William Shakespeare is my fashion idol.
It's not because of his puffy pantaloons or saggy tights or frilly Elizabethan collars though an argument could be made for a pantaloon revival. They are quite likely more comfortable than yoga pants. And one could discreetly carry snacks in the folds of fabric.
Have you ever tried to do a downward dog with a full-sized candy bar stashed in that tiny pocket stitched into the waistband of most yoga pants? Don't.
Back to Shakespeare. His plays are undeniably brilliant. His sonnets can bring me to tears. But it is his fashion writing that has real impact on my everyday life.
What? You didn't know the Bard was practically the Diana Vreeland of his time? While the long past editor of Harper's Bazaar and Vogue magazines coined phrases such as, "Pink is the navy blue of India."And "Fashion must be the most intoxicating release from the banality of the world." It was Shakespeare who penned perhaps the timeless fashion idiom “. . . apparel oft proclaims the man.”
This advice from Hamlet, given by a father to a son who was about to head to France, still holds true centuries later. (Consider it before boarding a plane to Paris wearing a pair of shorts.) The playwright's words are often interpreted as “clothes make the man,” but I think that is the opposite of what the father was saying.
Granted, I know next to nothing about Shakespeare. However, he did write in English which just happens to be the one and only language in which I can (fairly) confidently claim fluency, so I am going to take him at his word, specifically this word; proclaims.
Proclaims is defined as “declares publicly” or “gives an outward indication.”
So clothes don’t make the man but they do say a lot about him. Publicly. You may as well blast your latest outfit across all social media platforms ala Kim Kardashian.
Not to make you paranoid, but your clothes are talking about you right now. Do you have any idea what they're saying?
For many years, I wrote about fashion for a daily newspaper. One of my favorite story series was to go out with a photographer to ask people what they were wearing in their everyday lives, and why. The first one we ever did was in January 1998. Photographer Ross Hamilton and I scouted people at an urban mall a few blocks from the newsroom in downtown Portland, Oregon.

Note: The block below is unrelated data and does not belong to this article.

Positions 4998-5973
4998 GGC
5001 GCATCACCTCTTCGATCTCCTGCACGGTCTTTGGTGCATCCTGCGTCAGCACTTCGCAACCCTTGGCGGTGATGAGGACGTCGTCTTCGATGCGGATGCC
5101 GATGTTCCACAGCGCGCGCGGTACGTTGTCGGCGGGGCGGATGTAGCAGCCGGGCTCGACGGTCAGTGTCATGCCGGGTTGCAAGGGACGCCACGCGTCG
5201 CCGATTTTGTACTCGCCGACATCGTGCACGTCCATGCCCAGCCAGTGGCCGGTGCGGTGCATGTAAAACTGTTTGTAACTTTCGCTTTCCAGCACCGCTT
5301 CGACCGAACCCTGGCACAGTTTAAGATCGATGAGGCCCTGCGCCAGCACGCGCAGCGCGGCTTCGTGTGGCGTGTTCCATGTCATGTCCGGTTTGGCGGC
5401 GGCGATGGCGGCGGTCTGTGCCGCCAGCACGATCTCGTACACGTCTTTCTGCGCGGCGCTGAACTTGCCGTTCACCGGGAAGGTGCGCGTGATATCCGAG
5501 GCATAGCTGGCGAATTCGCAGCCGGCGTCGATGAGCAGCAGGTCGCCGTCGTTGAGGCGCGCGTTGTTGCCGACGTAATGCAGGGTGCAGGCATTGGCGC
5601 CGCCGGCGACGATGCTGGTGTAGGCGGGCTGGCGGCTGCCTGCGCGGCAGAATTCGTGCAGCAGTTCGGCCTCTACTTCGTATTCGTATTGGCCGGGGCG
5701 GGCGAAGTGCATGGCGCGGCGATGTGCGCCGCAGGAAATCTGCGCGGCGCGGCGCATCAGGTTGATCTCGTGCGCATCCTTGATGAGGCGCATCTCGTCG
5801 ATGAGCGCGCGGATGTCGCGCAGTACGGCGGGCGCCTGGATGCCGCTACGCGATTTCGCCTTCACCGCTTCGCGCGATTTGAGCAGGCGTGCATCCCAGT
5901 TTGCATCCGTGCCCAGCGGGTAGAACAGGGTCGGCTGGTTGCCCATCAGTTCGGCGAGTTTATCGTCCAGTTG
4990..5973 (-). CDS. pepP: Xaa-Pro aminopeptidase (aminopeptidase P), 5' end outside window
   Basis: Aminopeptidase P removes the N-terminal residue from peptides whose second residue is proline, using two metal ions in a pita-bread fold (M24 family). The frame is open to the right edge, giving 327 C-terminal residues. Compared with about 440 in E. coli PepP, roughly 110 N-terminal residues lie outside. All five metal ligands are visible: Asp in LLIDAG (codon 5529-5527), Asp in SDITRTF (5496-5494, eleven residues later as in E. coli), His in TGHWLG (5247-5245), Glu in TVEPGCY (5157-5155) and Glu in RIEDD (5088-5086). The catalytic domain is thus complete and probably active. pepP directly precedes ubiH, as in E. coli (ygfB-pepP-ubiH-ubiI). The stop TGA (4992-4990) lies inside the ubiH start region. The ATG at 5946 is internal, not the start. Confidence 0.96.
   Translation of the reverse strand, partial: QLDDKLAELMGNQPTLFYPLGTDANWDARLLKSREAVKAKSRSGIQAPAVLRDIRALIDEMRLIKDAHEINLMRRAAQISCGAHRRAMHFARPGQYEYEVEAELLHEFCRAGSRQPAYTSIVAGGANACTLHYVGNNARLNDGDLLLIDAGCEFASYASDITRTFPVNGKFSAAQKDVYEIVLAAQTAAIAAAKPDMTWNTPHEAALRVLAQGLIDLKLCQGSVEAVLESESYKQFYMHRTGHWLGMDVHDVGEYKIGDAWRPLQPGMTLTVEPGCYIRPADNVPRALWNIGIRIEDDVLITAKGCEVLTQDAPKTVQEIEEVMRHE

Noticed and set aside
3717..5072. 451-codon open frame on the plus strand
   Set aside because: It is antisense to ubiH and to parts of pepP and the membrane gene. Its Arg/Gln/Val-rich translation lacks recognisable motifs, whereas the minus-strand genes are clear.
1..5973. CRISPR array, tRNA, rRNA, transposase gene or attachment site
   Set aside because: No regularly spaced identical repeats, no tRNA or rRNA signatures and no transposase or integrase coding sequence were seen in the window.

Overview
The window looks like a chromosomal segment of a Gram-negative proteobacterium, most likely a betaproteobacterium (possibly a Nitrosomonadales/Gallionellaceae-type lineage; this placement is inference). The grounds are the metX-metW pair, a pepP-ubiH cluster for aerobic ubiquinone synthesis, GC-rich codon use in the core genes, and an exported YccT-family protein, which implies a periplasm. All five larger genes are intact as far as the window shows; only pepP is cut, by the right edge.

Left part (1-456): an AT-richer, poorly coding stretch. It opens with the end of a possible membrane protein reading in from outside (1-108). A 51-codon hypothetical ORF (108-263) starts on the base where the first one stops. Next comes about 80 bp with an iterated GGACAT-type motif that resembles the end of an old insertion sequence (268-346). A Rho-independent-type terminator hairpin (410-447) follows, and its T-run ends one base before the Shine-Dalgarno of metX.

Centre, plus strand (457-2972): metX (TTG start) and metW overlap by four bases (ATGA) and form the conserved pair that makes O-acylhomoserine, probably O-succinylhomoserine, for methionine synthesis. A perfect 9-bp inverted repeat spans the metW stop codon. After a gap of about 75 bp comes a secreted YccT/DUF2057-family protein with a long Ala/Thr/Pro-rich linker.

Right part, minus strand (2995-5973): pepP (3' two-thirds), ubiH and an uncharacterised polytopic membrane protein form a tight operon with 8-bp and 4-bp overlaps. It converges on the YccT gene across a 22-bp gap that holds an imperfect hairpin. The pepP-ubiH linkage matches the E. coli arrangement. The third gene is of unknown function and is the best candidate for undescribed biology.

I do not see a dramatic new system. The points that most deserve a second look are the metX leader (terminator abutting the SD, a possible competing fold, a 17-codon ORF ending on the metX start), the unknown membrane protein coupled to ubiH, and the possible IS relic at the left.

I stopped people who were dressed in stylish ways and simply talked with them. I saw a cute, young, semi-tough-looking inked-armed guy. I asked about the pork pie hat he wore. He said he was taking care of it for “a friend in the pen,” as in penitentiary. That was not an answer I could have predicted.
I was hooked. It became a regular feature.
I called it Found Fashion, like found art. At some point, we changed it to Street Fashion. For several years, I’d go out on random style hunting expeditions with different photographers. Most times, we'd simply meander around the city in the middle of the day. Other times, I’d choose a specific place or event where we were all but guaranteed to find people who paid attention to how they dressed. I talked with those attending indie fashion shows, fancy fundraisers, or art gallery openings.
My colleague Ross was brilliant at it. He always made his subjects feel confident and look great. Plus, he also seemed to genuinely enjoy their stories as much as I did. It was fascinating to learn why people wore what they wore.
I remember talking with a very cool looking silver-haired woman dressed in what appeared to be a perfectly tailored menswear suit and dress shirt. In an era of spiky high heels, she strode about comfortably in men's black brogue shoes. She was an attorney who adapted the look early in her career, she said, to establish herself as an equal in a game that was then still pretty much ruled by men.
She looked incredibly cool and stylish. Like Annie Hall in more sophisticated bespoke clothes.
A beautiful young man who'd recently moved from Minneapolis to Portland, said he never felt fully dressed without a top coat, hat and gloves. He was still adjusting to the more temperate, and laid-back style of the Northwesterners. Portlanders favored a uniform of active sportswear and sneakers, thanks to Nike. He didn't understand the region's reluctance to feel sharp.
Once I talked with a darling high school senior dressed like a 1960s London Mod in mini skirt and boots. She said she typically wore schlumpy T-shirts and jeans so felt a little awkward about being stopped for her style. Turned out, that morning her mother said she looked especially cute and should dress like that more often.
I think the student had mixed feelings about a fashion writer agreeing with her mother.
Working on that semi-regular feature helped me appreciate fashion as a genuine form of self-expression more than any 7th Avenue designer could. It also brought me back to another Shakespearean quote: All the world’s a stage, and all the men and women merely players.
Why dress for a bit part? You are your own main character.
About the Creator
A former daily newspaper journalist, now an independent writer of essays & fiction published in several lit anthologies. The Whole Hole Story children's book was published by Versify Houghton Mifflin Harcourt, 2021. More are forthcoming.